Entlebucher Mountain Dog

History

The Entlebucher Mountain Dog, or Entie, was developed in Switzerland. It is the smallest of that country’s four herding breeds (the others being the Appenzeller, the Bernese Mountain Dog, and the Greater Swiss Mountain Dog). Believed to be related to the Roman Molossers brought to Switzerland two thousand years ago, it was originally a herding and guard dog, but would sometimes pull milk carts, too – a real all-rounder. It is usually just kept as a pet nowadays.

Behaviour

Entie’s are intelligent working dogs who like to keep busy. They are great pets, as long as they belong to an active family. They dislike being left alone for long periods, so they need to have people around most of the time. They are good with children, but their herding instincts make them “round up” stragglers, and although this is just a bit of fun for older children, it can mean toddlers are pushed to the ground a bit too easily, or intimidated. Enties are wary of strangers in the home, but early socialization can nip this antisocial tendency in the bud. The dog will bark when someone is at the door, making it a good watch dog, always on the alert. They form very close bonds with their family and, without wider socialization, can sometimes be overly protective of their human friends.

Entlebuchers get along with other dogs as long as they are introduced to other four-legged friends at a young age. Similarly, with early familiarity they will get along just fine with cats and other pets in the house. When playing with other dogs, they have a tendency to try herding the group, but this is just normal behavior, and is fine as long as the other dogs are happy with being corralled!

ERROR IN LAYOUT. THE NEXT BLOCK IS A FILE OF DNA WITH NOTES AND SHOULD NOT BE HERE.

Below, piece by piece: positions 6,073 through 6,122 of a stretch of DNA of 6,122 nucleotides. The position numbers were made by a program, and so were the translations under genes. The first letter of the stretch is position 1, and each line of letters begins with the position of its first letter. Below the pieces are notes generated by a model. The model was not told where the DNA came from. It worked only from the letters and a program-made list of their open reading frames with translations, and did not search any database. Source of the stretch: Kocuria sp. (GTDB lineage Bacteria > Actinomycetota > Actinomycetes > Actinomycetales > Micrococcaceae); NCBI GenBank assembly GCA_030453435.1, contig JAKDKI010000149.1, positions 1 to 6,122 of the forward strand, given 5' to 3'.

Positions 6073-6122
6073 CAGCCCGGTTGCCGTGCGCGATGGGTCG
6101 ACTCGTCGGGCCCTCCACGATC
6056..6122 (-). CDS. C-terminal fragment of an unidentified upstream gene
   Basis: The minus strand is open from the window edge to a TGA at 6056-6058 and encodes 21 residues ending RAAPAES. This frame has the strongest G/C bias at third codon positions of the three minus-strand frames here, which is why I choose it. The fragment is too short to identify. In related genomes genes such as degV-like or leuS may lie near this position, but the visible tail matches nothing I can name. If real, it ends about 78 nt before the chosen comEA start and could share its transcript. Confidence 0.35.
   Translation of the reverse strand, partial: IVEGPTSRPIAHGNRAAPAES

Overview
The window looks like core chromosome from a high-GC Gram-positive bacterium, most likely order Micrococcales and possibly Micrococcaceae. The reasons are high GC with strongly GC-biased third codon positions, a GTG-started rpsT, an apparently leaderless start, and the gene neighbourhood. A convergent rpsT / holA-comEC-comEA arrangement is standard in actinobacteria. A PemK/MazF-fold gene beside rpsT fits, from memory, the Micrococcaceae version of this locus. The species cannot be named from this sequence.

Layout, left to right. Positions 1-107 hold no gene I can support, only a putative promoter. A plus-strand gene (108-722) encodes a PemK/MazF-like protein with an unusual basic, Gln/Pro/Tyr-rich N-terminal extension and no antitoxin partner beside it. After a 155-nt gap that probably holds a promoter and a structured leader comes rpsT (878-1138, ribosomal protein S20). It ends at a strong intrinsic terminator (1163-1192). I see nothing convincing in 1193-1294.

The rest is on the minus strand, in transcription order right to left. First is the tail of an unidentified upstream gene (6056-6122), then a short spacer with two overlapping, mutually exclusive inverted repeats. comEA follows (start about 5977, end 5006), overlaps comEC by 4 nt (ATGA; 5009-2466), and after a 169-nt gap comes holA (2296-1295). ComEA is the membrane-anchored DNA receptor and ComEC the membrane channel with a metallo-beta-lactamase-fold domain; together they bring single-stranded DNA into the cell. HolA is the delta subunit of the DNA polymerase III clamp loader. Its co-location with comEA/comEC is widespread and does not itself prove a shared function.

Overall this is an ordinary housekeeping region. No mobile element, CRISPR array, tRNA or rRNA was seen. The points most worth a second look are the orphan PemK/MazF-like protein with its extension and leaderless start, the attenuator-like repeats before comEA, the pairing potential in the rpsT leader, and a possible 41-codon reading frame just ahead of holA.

Training an Entie is fairly straightforward, and training should ideally begin at an early age. They can be stubborn at times and may test the limits of your patience, so a firm and consistent approach to training is best. They are strong dogs, so it is important to teach them to walk to heal from the beginning. They will enjoy being taught to pick things from the floor, collect the post, fetch shoes, etc., and these tasks all help keep the dog's mind active. They like to please you and are very loyal, so teaching this sort of behavior suits their personalities.

Enties require a long daily walk, and they will happily play fetch or frisbee for hours. They rarely tire, and are at their happiest when out and about with you. They tend to do very well in competitions, enjoying flyball and herding tasks, and excelling at agility.

This breed has a short coat that only requires occasional brushing. They are very clean dogs and look after themselves. They molt twice a year, and are very low shedders.

Temperament

Entlebucher Mountain Dogs are energetic, companionable, strong working dogs that need plenty of daily exercise to offset boredom. They your attention and expect lots of cuddles and physical contact. They are good family dogs, but can be a bit boisterous for small children. Wary of strangers, they make great guard dogs, always announcing the arrival of visitors. As with all dogs, early socialization will help them become well rounded adults.

Health Problems

Hip Dysplasia is one of the most common problems in the breed, but not more so than other breeds. Other possible issues include progressive retinal atrophy (PRA: degeneration of the retina, which can lead to blindness), and haemolytic anaemia (in which the dog's own immune system attacks its red blood cells).

Breed Details

  • Status: Common
  • Life Expectancy: 11 - 15 years
  • Weight: 57 - 66 pounds
  • Rare: No
  • Coat: Short
  • Grooming Requirements: Once a week
  • Town or Country: Either
  • Minimum Home Size: Small House
  • Minimum Garden Size: Small to Medium Garden
  • Breed Type: Working Dog
  • Size: Large
  • Energy Level: Medium
  • Exercise Required: Up to 1 hour

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